A Secular View of Christian Persecution
You don’t have to be Christian to be part of a great Christian movie. Many of the quality faith based movies include artists who don’t follow Jesus. They are actors, directors, and other film professionals faithfully telling a compelling story. Christians in every role are not required. But, if you want to tell a Christian story in a Christian film, it must be told through a God honoring worldview. Christian topics, themes, and setting mean nothing if the creators impose secular viewpoints on faith issues. This is the fatal problem with Martin Scorcese’s film, Silence. It is a very well produced movie as could be expected from such an accomplished filmmaker. It is not really a Christian movie, though. Rather, it lays out a Christian themed story through the lens of a world weary post-modernist viewpoint. The result is a spiritual disaster. I don’t recommend watching Silence.
There is No God in Silence
Silence is a movie that twists the message of Jesus in many ways, large and small. It is hard to sift through all of the issue. It hides these problems behind a veneer of faithfulness in order to cast aspersions at the nature of God. It seems like Martin Scorcese learned from his prior movie on faith, The Last Temptation of Christ. Silence is no less man focused and lacking in understanding. It is even blasphemous at times. It just doesn’t rub it in your face like the prior movie. It is more subtle and philosophical in its accusations.
I am not a fan of this movie.
Silence is the story of two Jesuit priests who set out for Imperial Japan during a time of intense persecution. Christians in Japan are being brutally tortured and killed in the hundreds of thousands by the ruling warlords of the time.
The movie claims to be based on a true story. Yet, it omits the important detail of a violent and bloody civil war in the region prior to the persecutions. The Roman Catholic population supported the losing side in this terrible civil way and was being punished by the victors. This does not minimize the suffering involved. It does indicate there is much more going on at the time. It seems this is strategically left out in order to point fingers at faith.
Not a Missionary Story
Christians love missionary stories. We love tales of fearless men and women who have given their lives to bring Jesus to the world. It seems, initially, like the young Jesuits of the movie are working from this holy motivation. The horrific persecution they find in Japan on arrival seems to confirm the nobility of their cause. It is tempting to get sucked into this narrative as presented by Silence. “It must be God’s work to go to Japan”, one of the Jesuits note in the movie.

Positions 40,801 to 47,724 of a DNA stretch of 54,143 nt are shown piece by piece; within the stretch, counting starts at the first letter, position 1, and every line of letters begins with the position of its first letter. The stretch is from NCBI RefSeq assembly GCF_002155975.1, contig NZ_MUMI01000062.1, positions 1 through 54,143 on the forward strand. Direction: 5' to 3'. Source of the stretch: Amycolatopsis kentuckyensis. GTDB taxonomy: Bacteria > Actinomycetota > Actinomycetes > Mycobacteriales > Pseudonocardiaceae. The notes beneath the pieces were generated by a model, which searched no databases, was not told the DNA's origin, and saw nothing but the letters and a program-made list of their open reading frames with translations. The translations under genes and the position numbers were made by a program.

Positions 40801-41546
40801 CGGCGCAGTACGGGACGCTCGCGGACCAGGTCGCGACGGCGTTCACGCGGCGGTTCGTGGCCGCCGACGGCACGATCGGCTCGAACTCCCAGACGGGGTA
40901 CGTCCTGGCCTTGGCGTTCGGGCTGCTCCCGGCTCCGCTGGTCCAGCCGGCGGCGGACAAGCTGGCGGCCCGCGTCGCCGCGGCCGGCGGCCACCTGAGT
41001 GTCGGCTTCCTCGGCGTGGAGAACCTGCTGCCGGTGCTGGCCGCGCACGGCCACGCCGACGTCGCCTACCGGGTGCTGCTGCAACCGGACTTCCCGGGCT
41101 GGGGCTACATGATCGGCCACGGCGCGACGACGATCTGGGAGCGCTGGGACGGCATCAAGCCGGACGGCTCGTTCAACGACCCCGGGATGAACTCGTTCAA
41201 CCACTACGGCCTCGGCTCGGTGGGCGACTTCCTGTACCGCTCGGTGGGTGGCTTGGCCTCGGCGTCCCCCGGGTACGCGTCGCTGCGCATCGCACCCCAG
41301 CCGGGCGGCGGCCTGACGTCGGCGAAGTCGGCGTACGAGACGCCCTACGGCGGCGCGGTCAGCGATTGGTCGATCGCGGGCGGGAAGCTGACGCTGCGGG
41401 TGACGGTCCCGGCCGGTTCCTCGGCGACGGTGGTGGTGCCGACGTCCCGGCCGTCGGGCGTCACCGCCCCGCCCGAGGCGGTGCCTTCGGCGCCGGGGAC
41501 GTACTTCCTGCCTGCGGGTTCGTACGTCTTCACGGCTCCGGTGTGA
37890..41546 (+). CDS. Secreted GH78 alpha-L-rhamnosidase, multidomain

This leads to the questions posed by the movie.
If the priests are risking their lives to bring Jesus to Japan, why are they suffering so much? Isn’t that unfair? Is God being cruel?
Why doesn’t God Answer?
Yet, the priests in the story, played Adam Driver and Andrew Garfield, are not venturing into a great mission field. They do not seek to spread the Gospel or to minister to the saints. Rather, they set out to find one guy from their order who may or may not have disclaimed Jesus. They face great danger to find a Jesuit who is rumored to have apostatized. They show lots of zeal but very little wisdom. They want to prove that he did not desert God. They even put the Japanese Christian peasants in danger to find him.
They ask for strength from God to carry out their mission. Yet, there is no indication that God is actually leading the charge into Japan. The thousands of Christians who need ministering to would hold a higher priority if God were leading. The millions of Japanese who need to hear the Gospel would take precedence over one Portuguese priest. This is not a missionary story as a result. The two Jesuits are acting like the accountants from headquarters who come and audit the books periodically. They may be necessary in some ways for a human organization, but they are not advancing God’s work.
A Secular View of Christianity
The film’s view of Christianity is further revealed when the priests arrive in Japan. They meet the impoverished, miserable and persecuted church of the small Japanese coastal villages around Nagasaki. The Japanese peasant’s lives are depicted as nasty, brutish and short. Christianity is painted as the reason for this terrible life.